Not that I don’t enjoy personally getting my hands dirty or sweating as I plant things, but when someone will do the sweating for you for just $50/month, my direct involvement lessens. And Oumar does all of this manual labor while maintaining a very hip and stylish exterior–mirrored Aviators, cuffed jeans, casual flip flops. He always looks like a Gap ad. If I was digging in dirt in the African heat I would look like an ad for Hillbilly Handfishin’.

While looking natty, Oumar has lined our wide porch as well as our rooftop deck with clay pots of hibiscus, bromeliads, ginger, and other plants we had back in Florida.

The skinny space next to our house where Oumar is creating the Garden of Eden, sans magical talking snake.

The front porch and one of our guard cats.

He’s maintained our compact front lawn as a soft carpet of deep green grass that could be a putting green (if we knew which end of the golf club went up or down). He somehow found and transported on his moto two 5 ft. tall dracaenas in heavy clay pots that we now have in our living room. And he is especially proud of the topiary-like work he does on an arch in our yard made entirely of a shrub, which makes us feel like we are making a grand entrance from the carport to our front porch each day. If he sprinkled the walk with rose petals my life would be complete.

But wait, that’s not all! Besides all of this Oumar has used a skinny space (between the wall that surrounds our home and the potholed road) to

The ocra, our least favorite vegetable in the world, grows the best.

create a vegetable garden that Martha Stewart would envy! Before we left Florida Jamey went to Home Depot and bought a gazillion

Our little patch of heaven–and just on the other side of the wall sheep and donkeys and an occasional child use the road as a bathroom.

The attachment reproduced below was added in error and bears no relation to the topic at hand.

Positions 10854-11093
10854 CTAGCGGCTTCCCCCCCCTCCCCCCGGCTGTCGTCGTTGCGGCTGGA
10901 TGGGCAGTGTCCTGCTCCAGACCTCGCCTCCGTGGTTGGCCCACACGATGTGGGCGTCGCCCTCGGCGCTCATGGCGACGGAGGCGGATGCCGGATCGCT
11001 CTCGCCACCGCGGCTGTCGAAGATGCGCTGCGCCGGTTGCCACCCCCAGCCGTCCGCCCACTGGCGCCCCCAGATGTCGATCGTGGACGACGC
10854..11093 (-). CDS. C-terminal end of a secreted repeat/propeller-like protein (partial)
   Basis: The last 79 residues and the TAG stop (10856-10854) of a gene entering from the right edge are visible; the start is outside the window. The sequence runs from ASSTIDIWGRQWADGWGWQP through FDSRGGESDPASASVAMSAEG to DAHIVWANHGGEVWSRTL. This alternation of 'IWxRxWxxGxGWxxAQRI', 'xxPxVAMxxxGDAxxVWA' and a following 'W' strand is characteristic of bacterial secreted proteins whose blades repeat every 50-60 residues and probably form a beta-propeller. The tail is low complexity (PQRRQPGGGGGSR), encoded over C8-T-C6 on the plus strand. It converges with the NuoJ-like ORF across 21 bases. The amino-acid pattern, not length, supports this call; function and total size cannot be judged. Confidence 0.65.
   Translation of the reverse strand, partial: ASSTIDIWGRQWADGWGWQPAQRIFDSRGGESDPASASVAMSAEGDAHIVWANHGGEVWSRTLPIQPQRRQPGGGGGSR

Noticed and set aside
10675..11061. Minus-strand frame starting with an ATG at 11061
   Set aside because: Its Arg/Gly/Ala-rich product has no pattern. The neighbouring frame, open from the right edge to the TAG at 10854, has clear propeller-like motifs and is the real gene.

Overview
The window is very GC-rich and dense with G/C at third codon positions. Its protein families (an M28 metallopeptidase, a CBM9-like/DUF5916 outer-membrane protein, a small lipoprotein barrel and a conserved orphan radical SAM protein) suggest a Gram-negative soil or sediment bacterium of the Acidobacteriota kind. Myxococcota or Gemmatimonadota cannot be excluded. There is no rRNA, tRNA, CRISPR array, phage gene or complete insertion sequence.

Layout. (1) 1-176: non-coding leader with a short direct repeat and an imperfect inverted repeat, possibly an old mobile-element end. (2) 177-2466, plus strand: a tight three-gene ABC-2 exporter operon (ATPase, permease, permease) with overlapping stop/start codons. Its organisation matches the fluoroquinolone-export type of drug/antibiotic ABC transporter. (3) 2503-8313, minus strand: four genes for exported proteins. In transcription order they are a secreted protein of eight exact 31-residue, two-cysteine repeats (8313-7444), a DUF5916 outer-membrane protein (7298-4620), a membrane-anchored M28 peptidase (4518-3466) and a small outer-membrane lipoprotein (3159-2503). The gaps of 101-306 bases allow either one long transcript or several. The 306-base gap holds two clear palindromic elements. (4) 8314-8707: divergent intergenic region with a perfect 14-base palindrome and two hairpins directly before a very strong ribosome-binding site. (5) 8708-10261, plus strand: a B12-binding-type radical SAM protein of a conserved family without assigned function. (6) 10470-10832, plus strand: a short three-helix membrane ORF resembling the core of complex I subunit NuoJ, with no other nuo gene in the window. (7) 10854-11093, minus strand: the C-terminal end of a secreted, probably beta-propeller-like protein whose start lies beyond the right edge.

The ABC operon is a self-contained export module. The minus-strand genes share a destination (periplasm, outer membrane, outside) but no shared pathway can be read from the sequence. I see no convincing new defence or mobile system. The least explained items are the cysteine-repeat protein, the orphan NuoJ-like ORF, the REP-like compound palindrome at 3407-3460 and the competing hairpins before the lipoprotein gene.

packets of vegetable and fruit seeds that we brought with us. Oumar was ecstatic when he saw these and immediately set about digging and hoeing and raking—using tiny-handled tools. He made more than 20 raised beds in this space where you couldn’t even park a car or a donkey cart. We aren’t exactly sure what he planted—definitely some lettuce, okra too I think, corn (or a weed that looks like corn), watermelon–but it looks fantastic and sometimes that’s all I care about.

One of Oumar’s gardening tools, probably not made by Black & Decker.

Oumar doesn’t speak a lick of English so he just talks to us in French as if we understand, saying the same sentences over and over as if repetition will solve our comprehension problems. Sometimes we do understand, sometimes we take the iPad outside and use Google Translate with him, and sometimes we

The romanticized view from our garden to the muddy potholed road.

just nod and say “Oui!” Nevertheless, he has created a flower-lined garden that is surely

The topiary arch that we march through triumphantly each day.

the envy of the neighborhood, and I can’t wait to chow down on our first harvest. He is, however, very much like a teenage child who has realized his parents have money: Can I have $10 to buy more compost? I can buy more flowers and pots for another $20. Can I get $40 for a little lawn mower—it will look so much better. I finally, with the help of Google translate, had to use the parenty-sounding, “What!? Do you think I’m made of money?” right before I gave him $10 dollars for some more hibiscus. Damn kids.

Chapter 11: Just Cross Over the Crevasse on the Spindly Tree Branches Precariously Positioned There

When we lived in West Palm Beach, we were always so thankful to the Jews this time of year since Rosh Hashanah and Yom Kippur meant days off from school. As luck would have it we also had Friday off here in Bamako, although it was for non-Jewish reasons. The Malians celebrate their 52nd year of independence from France September 22, though I’m happy to report that French bakeries are still thriving here, as is the French language (though after I continue to labor through those Rosetta Stone lessons I’m not sure if that is a plus or not).

So with a day off we decided to let our hair down and join a group of our teaching colleagues on an overnight outing to southern Mali, about 50 kilometers from Bamako. It was close to here that the Empire of Mali was born in the 13th century. Among the hilly woodlands there are about 20 villages with some dating back to the Middle Ages, which make my former “historic district” neighborhood from the 1920s seem like chopped liver. It’s also home to the beautiful Arch of Kamadjan, a massive natural stone arch at the top of a stony hill.

The Arch of Kamadjan, seen from far, far away

Legend has it that a king cut the arch into the hill using his sword. I am sure Paul Bunyan and Ironman also assisted as this baby is massive. I was sure it would collapse on the day we decided to picnic underneath it, but I’m still here typing so you know that didn’t happen.